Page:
$10 Million from Bexar County to Help Expand School of Public Health | UTSA today | UTSA
“A self-sustaining, independent school of public health in South Texas has been a shared vision of UT Health San Antonio and UTSA leadership for some time,” said the president of UT Health San Antonio. dr. William L. Henrich said. “The formation of the University of Texas San Antonio School of Public Health is the result of a close collaboration between two universities in the UT system united around a common mission to create a research-intensive, science-focused school. the community to improve health outcomes, reduce morbidity and mortality, and educate the next generation of public health professionals for our city and region.
“We are extremely grateful to our Bexar County Commissioners for their support and significant investment of $10 million in this collaborative effort to meet the demand for public health education in San Antonio, as well as the needs growing public health needs of South Texas’ diverse population. President of UTSA Taylor Eightmy said. “Both institutions are deeply committed to building on our areas of expertise to ensure that the new School of Public Health becomes a regional leader in preparing the next generation of public health leaders while creating healthier communities.
San Antonio is a predominantly minority city that, with its large and growing Hispanic population, reflects the demographic future of the nation. Many areas of the city and the South Texas region are identified as Health Professional Shortage Areas (HPSAs) by the United States Health Resources and Services Administration. San Antonio is the largest city in the United States without a school of public health.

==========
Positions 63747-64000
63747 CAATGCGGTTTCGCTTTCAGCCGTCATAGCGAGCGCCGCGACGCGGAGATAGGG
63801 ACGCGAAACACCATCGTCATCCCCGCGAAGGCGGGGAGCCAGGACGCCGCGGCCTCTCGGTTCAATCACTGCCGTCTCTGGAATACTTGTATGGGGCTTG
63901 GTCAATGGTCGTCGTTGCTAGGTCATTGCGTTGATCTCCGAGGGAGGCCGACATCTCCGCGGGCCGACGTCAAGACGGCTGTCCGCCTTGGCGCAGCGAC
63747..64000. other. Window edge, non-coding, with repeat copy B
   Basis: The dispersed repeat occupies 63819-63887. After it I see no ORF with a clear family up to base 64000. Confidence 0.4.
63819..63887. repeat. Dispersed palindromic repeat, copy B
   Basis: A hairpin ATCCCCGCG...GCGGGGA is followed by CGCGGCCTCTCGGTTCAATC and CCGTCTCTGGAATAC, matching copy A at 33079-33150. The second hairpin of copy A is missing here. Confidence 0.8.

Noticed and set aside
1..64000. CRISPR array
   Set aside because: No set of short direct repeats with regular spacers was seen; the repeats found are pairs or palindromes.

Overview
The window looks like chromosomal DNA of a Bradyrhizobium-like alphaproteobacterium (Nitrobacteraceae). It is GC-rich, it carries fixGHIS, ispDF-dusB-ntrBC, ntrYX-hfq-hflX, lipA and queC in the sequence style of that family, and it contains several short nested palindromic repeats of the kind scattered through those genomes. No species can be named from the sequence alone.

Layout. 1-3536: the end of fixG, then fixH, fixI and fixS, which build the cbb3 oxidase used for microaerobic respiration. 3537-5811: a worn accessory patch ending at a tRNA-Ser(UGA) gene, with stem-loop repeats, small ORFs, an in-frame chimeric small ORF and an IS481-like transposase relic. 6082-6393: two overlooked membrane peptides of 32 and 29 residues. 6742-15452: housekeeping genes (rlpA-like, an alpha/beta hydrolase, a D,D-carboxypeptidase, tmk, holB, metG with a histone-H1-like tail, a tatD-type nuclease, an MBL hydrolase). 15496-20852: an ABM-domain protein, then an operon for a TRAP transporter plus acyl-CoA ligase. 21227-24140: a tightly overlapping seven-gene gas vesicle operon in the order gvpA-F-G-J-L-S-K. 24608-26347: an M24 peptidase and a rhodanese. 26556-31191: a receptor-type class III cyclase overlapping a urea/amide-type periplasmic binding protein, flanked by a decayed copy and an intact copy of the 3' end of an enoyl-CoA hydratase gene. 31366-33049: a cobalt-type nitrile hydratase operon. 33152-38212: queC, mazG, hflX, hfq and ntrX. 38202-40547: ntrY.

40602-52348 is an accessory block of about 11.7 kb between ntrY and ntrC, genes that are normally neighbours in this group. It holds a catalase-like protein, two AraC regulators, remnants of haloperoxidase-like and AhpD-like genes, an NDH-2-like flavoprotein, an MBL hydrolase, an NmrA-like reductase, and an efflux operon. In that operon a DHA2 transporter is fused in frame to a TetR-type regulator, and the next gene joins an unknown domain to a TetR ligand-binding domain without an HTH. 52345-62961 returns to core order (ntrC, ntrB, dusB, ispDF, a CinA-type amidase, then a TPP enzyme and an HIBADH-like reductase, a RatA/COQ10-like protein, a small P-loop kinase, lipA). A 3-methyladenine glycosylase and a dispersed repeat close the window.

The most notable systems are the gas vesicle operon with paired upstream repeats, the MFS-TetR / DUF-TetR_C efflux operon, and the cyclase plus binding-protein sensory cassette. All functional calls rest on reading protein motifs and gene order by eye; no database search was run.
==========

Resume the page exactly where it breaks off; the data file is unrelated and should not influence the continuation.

Additionally, the COVID-19 pandemic has produced a strong demand and need for public health education regarding vaccination, mask wearing, social distancing, and hand washing. The new school will allow local residents to train in public health professions in order to meet the increasingly emerging health challenges.
“Bexar County is ready for a school of public health, and we are thrilled that ARPA’s support is helping to create it,” the Bexar County judge said. Nelson Wolff said. “The pandemic we have overcome has demonstrated more clearly than ever the need for public health solutions for our population.
Total start-up costs for the School of Public Health are budgeted at approximately $40 million, including renovations to existing buildings, program development, and the recruitment of a nationally recognized dean.